The font is near the tower – on the north side of the nave. This is a very plain limestone font which is octagonal in shape with a flat wooden lid. The inside of the font is metal lined, presumably lined with lead.

Right in the west/north corner of the nave is a harmonium. This has seen better days – I did not try it to see if it still works, although I was tempted. The roof is plain and has a very shallow pitch.

Outside: the nave and chancel are built of yellow brick – and are of no great age; they look to be Victorian. As mentioned above, the tower is built from stone and looks to be the original tower. The stone was originally well-dressed with neat quoins at the corners. Where the stone has weathered, it is brown suggesting local ironstone. The very bottom of the tower is the same yellow brick as the nave and chancel which suggests that it was underpinned at the same time as the nave and chancel were rebuilt.

The tower is rather short, extending to just above the nave roof in two stages.

St Michael's church, Buslingthorpe
St Michael's church, Buslingthorpe

St Michael's church, Buslingthorpe

St Michael's church, Buslingthorpe



St Peter’s church, Normanby-by-Spital

St Peter’s church, Normanby-by-Spital, Lincolnshire.

A small church in a small village. It sits on a raised mound on a crossroads in the centre of the village. As is usual in villages with old churches, it has been altered and adjusted over the centuries. All these alterations and adjustments leave their scars on the building. The scars at the east end suggest both that there was originally an apse rather than the flat east wall now in place and a large blocked arch in the north wall of the chancel suggests a now-demolished building on the north side of the chancel. The north aisle also has blocked doorways, one probably leading into the now-demolished building. The footings of the possible apse are visible in the grass.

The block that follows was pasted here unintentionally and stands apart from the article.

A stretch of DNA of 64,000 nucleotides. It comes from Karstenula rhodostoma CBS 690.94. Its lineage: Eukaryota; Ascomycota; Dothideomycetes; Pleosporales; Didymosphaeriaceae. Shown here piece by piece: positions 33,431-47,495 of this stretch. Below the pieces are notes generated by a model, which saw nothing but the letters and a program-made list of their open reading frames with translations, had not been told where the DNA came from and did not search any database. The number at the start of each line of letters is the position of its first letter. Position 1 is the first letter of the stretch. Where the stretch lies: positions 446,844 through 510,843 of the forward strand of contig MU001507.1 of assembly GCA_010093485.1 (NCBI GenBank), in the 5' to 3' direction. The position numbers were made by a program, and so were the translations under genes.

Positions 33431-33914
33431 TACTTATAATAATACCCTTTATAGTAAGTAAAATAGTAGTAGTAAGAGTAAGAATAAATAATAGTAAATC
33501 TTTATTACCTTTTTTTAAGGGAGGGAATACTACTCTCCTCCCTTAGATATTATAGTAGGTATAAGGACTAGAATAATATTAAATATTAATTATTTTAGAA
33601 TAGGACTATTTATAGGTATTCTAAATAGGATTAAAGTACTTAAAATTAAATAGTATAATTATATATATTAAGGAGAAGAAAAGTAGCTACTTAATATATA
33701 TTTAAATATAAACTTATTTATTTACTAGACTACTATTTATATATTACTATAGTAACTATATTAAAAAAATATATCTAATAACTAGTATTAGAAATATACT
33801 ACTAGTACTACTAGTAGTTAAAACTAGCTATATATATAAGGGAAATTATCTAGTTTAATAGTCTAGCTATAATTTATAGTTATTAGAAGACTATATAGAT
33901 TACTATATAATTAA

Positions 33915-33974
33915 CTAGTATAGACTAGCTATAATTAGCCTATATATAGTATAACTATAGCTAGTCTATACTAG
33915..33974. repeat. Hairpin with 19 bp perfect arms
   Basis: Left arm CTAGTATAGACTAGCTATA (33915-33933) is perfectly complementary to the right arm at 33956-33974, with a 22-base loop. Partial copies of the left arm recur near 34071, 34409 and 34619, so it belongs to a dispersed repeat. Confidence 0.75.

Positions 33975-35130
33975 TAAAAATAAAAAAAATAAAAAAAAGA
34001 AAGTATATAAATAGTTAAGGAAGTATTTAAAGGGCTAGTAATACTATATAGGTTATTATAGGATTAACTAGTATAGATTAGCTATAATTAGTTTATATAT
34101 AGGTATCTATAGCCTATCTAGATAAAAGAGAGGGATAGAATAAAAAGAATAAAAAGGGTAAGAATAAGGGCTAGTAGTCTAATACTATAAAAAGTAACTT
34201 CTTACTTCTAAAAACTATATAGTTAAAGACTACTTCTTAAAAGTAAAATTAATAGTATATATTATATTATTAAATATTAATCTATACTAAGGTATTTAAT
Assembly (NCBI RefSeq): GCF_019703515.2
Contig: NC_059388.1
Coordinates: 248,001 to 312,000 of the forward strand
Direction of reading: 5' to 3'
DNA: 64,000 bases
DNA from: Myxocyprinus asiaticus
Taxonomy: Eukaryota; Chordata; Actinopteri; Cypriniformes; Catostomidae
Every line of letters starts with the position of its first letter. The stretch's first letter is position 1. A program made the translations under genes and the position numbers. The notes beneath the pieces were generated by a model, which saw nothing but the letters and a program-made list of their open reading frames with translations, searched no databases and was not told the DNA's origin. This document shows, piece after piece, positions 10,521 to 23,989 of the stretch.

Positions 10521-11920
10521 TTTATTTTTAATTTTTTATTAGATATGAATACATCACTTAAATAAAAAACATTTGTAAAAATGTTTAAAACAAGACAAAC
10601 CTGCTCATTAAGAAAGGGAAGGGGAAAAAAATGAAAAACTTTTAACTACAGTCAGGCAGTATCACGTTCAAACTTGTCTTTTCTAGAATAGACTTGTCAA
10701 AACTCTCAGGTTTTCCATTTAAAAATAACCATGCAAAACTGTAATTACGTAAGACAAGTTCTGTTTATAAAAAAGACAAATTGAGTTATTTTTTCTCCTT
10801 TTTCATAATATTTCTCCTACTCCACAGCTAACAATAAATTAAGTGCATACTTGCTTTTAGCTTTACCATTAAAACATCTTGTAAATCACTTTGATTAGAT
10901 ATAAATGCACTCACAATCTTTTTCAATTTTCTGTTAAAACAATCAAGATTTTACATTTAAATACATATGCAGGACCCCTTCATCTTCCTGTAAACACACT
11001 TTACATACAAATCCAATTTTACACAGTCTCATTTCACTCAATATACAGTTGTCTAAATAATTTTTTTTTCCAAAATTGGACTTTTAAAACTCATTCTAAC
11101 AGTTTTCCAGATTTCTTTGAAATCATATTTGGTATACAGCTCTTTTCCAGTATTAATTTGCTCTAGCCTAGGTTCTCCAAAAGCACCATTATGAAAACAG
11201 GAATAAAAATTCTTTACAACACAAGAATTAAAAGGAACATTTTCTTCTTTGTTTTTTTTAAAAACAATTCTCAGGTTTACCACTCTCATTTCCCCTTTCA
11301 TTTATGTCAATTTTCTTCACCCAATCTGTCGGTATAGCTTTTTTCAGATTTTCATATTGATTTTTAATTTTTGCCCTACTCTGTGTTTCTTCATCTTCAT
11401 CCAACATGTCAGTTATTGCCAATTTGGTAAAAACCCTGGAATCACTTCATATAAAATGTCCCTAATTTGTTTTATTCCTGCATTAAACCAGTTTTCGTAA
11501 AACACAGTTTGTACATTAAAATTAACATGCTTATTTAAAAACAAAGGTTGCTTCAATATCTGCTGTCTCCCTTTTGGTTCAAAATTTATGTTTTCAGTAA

Both the aisles have windows in their east ends. The stonework in these is very different suggesting that they were built at different times – the north aisle window looks like it started as a doorway.

The church originated in the 12th century with many additions in later medieval centuries. There is surviving Norman masonry (see photos of column heads and feet). The inside was renovated by the Victorians (not always a good thing) and the furniture is theirs as is the stained glass window.